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Found 2 results

  1. Celiac.com 07/15/2015 - Current celiac disease call for a follow-up biopsy taken 1 year after diagnosis to monitor gut recovery. Many celiac patients show incomplete gut recovery at that time, but there’s not much research to help doctors figure out how significant this might be. A team of researchers recently investigated associated factors and the significance of imperfect gut recovery in patients in whom the follow-up had been completed. The research team included Henna Pekki, Kalle Kurppa, Markku Mäki, Heini Huhtala, Harri Sievänen, Kaija Laurila, Pekka Collin and Katri Kaukinen. They are variously affiliated with the Medical School and the School of Health Sciences at the University of Tampere, the Tampere Center for Child Health Research at the University of Tampere and Tampere University Hospital in Tampere, Finland, the UKK Institute inTampere, Finland, the Department of Gastroenterology and Alimentary Tract Surgery, and the Department of Internal Medicine, Tampere University Hospital, Tampere, Finland. For their study, the team split 263 biopsy-proven celiac patients into two groups: one with histological recovery, and the other with incomplete recovery, after one year on gluten-free diet. The team measured serology, laboratory values, bone mineral density, and various clinical variables at diagnosis and after one year. They used validated questionnaires to assess gastrointestinal symptoms and quality of life, and also gathered further long-term follow-up data on mortality, malignancies, and other severe complications. The results showed that the incomplete recovery group had more severe mucosal damage (P=0.003), higher antibody values (P=0.017), and more signs of malabsorption at diagnosis (P<0.001). The data showed no difference in gender, symptoms or quality of life, family history of celiac disease, or co-morbidities. Follow-up showed a difference in antibodies (P=0.018) and femoral T-scores (P=0.024). Histologically recovered patients showed better gluten-free dietary adherence, although both groups reported close adherence to a gluten-free diet (97% for recovered group, versus 87% for the incomplete group (P<0.001). Interestingly, there was no difference in long-term outcomes between groups. Although, patients with more severe celiac disease in terms of histology, serology, and signs of malabsorption were more likely to show histological non-response. Patients who closely follow a gluten-free diet, incomplete villous recovery after 1 year does not affect the clinical response or long-term prognosis. Source: The American Journal of Gastroenterology , (2 June 2015). doi:10.1038/ajg.2015.155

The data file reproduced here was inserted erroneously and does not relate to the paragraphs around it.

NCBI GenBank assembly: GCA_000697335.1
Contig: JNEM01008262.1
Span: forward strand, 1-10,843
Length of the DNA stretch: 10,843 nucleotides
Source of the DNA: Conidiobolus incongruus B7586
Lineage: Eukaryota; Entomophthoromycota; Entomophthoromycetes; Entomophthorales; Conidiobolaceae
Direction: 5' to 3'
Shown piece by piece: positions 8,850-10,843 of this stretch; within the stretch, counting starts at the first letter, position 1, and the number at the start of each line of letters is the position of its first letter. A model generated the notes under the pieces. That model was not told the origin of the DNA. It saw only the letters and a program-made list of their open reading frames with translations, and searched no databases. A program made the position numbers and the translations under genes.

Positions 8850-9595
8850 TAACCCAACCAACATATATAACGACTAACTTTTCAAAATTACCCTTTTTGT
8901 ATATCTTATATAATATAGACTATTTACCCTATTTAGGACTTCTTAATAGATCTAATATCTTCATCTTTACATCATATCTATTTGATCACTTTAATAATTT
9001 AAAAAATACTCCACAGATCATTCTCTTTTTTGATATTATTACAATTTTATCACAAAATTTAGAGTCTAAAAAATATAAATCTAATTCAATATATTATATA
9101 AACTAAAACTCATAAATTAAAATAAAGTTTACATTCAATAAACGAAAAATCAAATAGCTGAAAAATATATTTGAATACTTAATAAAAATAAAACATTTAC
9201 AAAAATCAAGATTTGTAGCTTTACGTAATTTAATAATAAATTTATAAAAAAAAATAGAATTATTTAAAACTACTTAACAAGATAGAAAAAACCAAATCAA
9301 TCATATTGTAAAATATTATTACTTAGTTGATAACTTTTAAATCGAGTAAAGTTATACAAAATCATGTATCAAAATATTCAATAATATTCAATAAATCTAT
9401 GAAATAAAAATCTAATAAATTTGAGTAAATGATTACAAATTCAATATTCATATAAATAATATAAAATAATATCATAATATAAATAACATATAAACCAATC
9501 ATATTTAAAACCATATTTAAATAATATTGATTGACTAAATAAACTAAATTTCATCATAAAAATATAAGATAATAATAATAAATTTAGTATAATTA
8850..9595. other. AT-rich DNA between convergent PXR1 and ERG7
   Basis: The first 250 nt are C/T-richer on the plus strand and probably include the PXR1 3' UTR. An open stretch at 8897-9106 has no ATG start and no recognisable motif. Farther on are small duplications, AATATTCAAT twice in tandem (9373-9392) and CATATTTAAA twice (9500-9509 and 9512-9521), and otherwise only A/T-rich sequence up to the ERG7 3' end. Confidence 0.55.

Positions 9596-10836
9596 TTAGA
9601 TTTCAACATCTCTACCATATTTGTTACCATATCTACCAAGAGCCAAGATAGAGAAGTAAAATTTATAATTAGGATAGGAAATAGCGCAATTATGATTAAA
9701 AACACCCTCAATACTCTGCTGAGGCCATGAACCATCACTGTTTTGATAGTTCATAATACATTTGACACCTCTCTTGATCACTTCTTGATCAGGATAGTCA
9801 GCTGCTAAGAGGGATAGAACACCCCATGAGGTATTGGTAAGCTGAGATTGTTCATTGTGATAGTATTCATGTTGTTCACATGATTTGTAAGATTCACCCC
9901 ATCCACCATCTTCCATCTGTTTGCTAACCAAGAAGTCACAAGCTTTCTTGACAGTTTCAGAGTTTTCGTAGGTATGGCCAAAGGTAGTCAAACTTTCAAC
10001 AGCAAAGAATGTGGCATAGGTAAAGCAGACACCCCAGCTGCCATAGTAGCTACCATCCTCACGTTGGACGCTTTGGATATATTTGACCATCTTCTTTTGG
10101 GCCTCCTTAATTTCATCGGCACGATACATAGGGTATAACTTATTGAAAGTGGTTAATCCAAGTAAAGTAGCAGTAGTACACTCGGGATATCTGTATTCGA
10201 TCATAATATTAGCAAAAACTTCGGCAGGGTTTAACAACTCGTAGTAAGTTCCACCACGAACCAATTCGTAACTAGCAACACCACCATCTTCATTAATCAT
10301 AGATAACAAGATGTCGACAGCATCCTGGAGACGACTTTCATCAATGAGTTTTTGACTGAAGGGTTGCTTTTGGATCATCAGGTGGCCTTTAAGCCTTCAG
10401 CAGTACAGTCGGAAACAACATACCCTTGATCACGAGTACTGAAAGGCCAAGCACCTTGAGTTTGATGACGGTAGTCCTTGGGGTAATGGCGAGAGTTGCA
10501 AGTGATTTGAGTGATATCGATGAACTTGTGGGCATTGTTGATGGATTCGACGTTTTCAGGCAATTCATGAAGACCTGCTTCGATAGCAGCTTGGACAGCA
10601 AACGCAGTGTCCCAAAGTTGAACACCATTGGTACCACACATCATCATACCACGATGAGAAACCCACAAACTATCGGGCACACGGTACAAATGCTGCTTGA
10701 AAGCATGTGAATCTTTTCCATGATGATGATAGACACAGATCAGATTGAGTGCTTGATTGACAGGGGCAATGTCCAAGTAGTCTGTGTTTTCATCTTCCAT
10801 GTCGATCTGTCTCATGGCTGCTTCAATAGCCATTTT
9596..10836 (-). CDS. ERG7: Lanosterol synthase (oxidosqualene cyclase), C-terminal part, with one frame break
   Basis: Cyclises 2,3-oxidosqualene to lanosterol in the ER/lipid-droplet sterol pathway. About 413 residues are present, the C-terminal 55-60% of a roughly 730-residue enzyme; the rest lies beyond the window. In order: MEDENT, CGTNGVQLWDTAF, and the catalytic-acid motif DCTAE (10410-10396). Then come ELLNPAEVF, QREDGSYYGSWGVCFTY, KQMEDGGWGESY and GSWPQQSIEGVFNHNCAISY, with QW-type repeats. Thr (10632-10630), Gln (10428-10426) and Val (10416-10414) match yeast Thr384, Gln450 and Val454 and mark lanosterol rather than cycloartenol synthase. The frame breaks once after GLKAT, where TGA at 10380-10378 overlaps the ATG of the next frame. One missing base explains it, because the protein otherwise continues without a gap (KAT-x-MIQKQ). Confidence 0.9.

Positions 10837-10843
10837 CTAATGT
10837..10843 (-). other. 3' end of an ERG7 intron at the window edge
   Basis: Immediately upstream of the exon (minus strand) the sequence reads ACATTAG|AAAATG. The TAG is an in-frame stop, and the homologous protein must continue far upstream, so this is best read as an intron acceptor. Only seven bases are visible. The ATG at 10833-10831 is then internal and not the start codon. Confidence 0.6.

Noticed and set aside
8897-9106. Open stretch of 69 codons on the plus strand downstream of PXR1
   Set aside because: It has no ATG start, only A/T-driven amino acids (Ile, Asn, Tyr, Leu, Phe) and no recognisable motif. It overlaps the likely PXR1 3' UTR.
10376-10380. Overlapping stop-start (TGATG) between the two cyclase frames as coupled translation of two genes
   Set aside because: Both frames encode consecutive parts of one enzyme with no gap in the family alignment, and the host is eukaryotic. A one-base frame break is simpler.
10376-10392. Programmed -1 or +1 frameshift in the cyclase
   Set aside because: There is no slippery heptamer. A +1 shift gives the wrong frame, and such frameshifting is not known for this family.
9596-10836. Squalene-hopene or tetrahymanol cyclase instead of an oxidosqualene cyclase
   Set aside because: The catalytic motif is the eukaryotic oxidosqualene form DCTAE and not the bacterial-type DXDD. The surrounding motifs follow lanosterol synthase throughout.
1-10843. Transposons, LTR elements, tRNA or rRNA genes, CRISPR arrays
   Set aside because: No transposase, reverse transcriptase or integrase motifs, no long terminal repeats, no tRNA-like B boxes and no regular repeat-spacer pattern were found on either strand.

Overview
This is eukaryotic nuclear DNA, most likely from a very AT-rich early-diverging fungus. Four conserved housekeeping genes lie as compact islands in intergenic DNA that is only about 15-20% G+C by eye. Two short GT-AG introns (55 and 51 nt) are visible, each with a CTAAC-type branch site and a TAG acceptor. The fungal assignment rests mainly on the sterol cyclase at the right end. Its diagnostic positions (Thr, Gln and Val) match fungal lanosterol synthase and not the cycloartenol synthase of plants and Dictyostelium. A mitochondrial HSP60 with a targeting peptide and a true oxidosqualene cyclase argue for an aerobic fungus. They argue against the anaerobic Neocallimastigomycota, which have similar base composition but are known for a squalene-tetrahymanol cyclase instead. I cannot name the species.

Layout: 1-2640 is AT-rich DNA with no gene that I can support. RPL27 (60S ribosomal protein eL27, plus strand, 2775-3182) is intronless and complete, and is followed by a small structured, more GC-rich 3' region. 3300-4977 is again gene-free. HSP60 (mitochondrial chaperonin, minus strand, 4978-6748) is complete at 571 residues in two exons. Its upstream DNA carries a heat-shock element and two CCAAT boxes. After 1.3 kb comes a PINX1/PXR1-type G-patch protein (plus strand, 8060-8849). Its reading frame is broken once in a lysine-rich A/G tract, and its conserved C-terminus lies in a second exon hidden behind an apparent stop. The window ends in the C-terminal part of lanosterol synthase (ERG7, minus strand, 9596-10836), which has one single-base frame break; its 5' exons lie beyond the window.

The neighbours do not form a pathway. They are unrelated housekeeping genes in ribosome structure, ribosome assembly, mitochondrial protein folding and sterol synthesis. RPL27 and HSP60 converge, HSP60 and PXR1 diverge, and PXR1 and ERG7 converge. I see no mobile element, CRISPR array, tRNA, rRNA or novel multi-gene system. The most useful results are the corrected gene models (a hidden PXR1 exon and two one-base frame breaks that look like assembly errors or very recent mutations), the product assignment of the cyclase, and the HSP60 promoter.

2. Wahab PJ, Meijer JW, Mulder CJ. Department of Gastroenterology and Hepatology, Rijnstate Hospital Arnhem, The Netherlands. Am J Clin Pathol 118(3):459-463, 2002 Celiac.com 10/28/2002 - The following study strongly supports follow-up care and testing for people with celiac disease. As the study found, over 10% of people with diagnosed celiac disease have still not fully recovered even after five years of treatment. To assess histologic recovery in response to gluten withdrawal in celiac disease, 158 patients seen in our hospital during a 15-year period underwent follow-up small intestine biopsies (SIBs) within 2 years after starting a gluten-free diet; further SIBs were done if villous atrophy was present. A modified Marsh classification was used (IIIA, partial villous atrophy; IIIB, subtotal villous atrophy; IIIC, total villous atrophy). Of patients with Marsh IIIA, IIIB, or IIIC lesions, histologic remission was seen in 65.0% within 2 years, 85.3% within 5 years, and 89.9% in long-term follow-up. Eleven patients (7.0%) with persisting (partial) villous atrophy had symptoms and signs of malabsorption and were considered to have refractory celiac disease; 5 of them developed an enteropathy-associated T-cell lymphoma. Children recovered up to 95% within 2 years and 100% in the long-term. Histologic recovery in celiac disease after starting a gluten-free diet takes time and is incomplete or absent in a substantial subgroup of patients (10.1% villous atrophy after 5 years). Systematic follow-up of patients with celiac disease and the malabsorption syndrome and secondary complications is needed.
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